2. Go to Old Town Square.

Prague Old Town Square

Gather in front of the Astronomical Clock Tower for the hourly show. The show is a bit underwhelming at best, but a must-see, so no worries if you can’t quite see everything. Listen to musicians play. Marvel at the architecture. Eat some roasted meat or a sweet, delicious trdelnik.

Touristy? Yes, surely. But, as a first-timer in Prague, it’s the heart of the old town and gushes with European Medieval charm. If you can, wake up early to have the square to yourself. You’re sure to love this alone time with the city.

ProTip:  Can’t get enough of the historic feel in Old Town Square? Why not travel back in time and have dinner at a tavern in Medieval times with a fun and festive 3-hour performance experience that includes dinner with swordsmen, jugglers, music, and more.

Prague Clock Tower
Astronomical Clock Tower

3. Visit Prague castle.

Prague Castle

After you’ve spent time in Old Town Square and on the Charles Bridge (hopefully in the early morning hours), make your way up the hill to Prague Castle. Take time to enjoy the sweeping views of the city and the river below.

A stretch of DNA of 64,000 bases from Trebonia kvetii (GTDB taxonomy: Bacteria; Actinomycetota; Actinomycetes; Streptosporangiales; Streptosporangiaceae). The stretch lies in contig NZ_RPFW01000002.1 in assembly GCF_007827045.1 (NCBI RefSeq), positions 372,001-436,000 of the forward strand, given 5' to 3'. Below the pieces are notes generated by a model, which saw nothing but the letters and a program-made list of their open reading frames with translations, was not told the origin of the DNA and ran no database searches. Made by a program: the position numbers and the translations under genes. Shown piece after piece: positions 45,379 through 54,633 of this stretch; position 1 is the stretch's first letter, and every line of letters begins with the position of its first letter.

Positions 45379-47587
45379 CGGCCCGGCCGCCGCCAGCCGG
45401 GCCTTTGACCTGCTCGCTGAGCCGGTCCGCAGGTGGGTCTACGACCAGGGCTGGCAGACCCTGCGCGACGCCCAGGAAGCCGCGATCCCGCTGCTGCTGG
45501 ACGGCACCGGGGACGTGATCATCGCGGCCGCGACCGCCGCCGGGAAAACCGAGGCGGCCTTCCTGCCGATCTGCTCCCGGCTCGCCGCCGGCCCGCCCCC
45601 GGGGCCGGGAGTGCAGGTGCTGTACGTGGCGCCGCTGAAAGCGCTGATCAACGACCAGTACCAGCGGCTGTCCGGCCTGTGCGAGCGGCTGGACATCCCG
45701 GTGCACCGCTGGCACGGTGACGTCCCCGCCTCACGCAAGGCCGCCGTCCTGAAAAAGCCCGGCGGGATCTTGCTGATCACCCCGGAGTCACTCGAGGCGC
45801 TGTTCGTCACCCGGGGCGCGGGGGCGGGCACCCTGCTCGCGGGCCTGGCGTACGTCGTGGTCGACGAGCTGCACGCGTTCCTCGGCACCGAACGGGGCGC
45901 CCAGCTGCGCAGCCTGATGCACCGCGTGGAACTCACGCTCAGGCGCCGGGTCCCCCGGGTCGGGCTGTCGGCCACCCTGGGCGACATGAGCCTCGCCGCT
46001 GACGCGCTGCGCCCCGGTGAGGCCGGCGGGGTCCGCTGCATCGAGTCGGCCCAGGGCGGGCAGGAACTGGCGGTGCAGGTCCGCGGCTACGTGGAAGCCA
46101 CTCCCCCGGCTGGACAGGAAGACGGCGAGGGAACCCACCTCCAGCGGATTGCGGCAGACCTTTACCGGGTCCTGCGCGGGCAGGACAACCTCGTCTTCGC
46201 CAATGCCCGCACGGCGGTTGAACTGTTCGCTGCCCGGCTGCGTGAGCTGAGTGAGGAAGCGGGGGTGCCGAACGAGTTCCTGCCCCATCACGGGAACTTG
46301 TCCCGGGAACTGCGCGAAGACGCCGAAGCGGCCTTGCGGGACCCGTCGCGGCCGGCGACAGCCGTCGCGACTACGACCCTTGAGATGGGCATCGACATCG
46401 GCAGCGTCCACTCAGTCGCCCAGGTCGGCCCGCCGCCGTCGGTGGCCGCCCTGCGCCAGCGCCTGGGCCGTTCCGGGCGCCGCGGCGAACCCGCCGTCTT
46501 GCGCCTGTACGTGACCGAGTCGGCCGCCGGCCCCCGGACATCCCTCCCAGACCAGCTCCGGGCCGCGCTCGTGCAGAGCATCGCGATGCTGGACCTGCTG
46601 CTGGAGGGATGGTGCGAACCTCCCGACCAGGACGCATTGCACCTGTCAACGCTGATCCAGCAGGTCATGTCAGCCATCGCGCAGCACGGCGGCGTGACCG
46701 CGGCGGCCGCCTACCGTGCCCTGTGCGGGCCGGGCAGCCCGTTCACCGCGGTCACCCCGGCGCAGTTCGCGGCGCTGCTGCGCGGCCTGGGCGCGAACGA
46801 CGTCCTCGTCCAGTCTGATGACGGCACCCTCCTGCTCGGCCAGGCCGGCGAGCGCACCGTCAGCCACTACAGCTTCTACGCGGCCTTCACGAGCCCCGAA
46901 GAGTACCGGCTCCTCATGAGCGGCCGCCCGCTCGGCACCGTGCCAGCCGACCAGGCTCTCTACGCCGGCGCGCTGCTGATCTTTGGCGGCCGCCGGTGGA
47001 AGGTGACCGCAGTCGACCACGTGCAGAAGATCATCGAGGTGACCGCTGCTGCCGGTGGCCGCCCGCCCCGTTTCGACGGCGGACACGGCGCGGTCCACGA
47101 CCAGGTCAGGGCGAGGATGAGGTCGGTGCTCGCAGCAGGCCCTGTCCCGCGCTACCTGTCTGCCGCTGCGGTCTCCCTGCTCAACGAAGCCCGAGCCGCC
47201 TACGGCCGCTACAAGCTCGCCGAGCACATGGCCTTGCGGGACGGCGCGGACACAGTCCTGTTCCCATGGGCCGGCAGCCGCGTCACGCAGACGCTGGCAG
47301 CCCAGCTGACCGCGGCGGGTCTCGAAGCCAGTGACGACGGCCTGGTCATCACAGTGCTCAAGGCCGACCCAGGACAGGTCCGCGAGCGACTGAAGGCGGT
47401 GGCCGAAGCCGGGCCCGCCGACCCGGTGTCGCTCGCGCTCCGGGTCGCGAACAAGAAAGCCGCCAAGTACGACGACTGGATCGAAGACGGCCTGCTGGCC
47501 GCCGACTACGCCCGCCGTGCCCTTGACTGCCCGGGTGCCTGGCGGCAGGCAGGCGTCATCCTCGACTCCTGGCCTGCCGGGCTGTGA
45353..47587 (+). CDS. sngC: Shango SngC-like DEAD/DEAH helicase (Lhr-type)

Use your Prague City Card for free entry to Prague Castle including St. Vitus, the Royal Palace, Golden Lane, and St. George’s Basilica. Or go with a guide to skip-the-line and learn more about this famous Prague sight.

Either way, arrive when the castle opens or choose an early tour to enjoy your visit with fewer people.

Wander through the complex and enjoy visiting the Old Royal Palace with its grand hall and artistically supported ceiling. Don’t miss St. George’s Basilica and its pretty muraled altar and apse. Stroll along Golden Lane and visit the tiny, brightly colored houses still decorated with items from past residents. And, of course, go inside the perfectly Gothic St. Vitus Cathedral! (More on St. Vitus below.)

4. Admire St. Vitus Church.

Things to do in Prague

The Roman Catholic Cathedral is within the walls of the Prague Castle complex and is a can’t miss! The Gothic Cathedral dates back to the mid-1300s, with earlier religious structures on the site dating back 300 years earlier.